Why Princesses Are Migrating from the Screen Back to the Page

It's a well-known fact that most feature films begin their life as books. Even the classic Disney movies that are considered the epitome of children's cinema were mostly adapted from old fairy tales that were published around the late 19th century. However, for the majority of the 20th century, most fairy tale fans were more interested in seeing these stories come to life on the screen than they were in the source material, and who could blame them? Classic Disney movies are visually stunning, beautifully orchestrated, and fleshed out beyond their short-form origins in a way that is less violent and more family-friendly. However, the current decade seems to be a transitional period that takes fairy tale adaptations back to their roots. Countless issues in Hollywood including union strikes and a long-running dearth of creativity make it more difficult than ever to enjoy modern adaptations of classic media. The past decade has also seen a steep increase in fairy tale authors thanks to the ease of self-publishing and the solidarity of the independent writing community, allowing for a myriad of free or discounted books for readers on a budget.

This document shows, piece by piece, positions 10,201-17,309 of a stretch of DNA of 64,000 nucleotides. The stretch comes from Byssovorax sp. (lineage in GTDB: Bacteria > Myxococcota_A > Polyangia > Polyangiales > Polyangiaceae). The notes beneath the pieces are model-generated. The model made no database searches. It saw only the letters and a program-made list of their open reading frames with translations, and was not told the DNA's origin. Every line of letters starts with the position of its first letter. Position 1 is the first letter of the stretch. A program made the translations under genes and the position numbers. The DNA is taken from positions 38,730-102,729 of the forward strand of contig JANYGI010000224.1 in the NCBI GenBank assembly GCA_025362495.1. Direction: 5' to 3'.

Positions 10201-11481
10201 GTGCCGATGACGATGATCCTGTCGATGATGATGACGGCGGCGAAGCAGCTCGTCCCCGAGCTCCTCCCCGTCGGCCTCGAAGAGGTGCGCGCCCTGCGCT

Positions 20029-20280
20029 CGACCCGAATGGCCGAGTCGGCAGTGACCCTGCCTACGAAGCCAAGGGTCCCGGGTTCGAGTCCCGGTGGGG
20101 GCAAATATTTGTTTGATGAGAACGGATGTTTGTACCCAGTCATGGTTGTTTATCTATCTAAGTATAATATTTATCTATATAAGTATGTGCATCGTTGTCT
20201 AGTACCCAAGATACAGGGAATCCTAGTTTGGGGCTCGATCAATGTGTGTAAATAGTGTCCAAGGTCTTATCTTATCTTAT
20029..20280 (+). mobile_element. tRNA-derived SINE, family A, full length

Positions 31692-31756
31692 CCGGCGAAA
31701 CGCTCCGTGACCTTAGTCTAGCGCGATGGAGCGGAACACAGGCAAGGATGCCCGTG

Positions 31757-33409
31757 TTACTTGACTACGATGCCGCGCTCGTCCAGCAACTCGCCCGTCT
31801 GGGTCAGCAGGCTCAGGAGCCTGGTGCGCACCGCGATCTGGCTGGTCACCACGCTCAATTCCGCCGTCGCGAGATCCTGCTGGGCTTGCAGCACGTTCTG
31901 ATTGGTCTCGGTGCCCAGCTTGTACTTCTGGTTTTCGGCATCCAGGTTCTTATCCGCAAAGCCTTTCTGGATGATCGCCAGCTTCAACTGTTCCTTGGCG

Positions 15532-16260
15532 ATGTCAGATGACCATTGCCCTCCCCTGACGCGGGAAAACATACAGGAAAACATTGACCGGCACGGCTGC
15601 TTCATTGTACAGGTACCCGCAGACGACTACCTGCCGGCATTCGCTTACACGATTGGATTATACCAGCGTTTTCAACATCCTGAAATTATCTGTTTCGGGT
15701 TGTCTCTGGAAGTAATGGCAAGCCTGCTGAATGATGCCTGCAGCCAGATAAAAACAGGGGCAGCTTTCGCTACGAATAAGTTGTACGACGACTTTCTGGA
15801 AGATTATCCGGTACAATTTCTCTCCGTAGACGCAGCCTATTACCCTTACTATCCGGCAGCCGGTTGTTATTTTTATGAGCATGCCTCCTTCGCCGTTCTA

Disney is not the only studio that produces fairy tale adaptations. Yet, due to the popularity of their films, many other studios who have creative ideas for fairy tale retellings either perform poorly or don't even bother trying. One example of this is the Sofia Coppola adaptation of "The Little Mermaid" which was in production at the same time as the recently released Disney remake. This version was meant to be a more accurate take on the fairy tale without the changes that Disney made to the ending and could have introduced an entire generation to the lesser-known origin story. However, the movie was canceled due to "creative differences," which were likely in part related to Universal not wanting to compete with Disney's version that would have come out at the same time or to release something so drastically different from what mainstream audiences expected. How many other creative adaptations might have been shut down in preproduction thanks to Disney's creative monopoly? As a result, we are left with an endless onslaught of live-action Disney remakes that pale in comparison to the originals.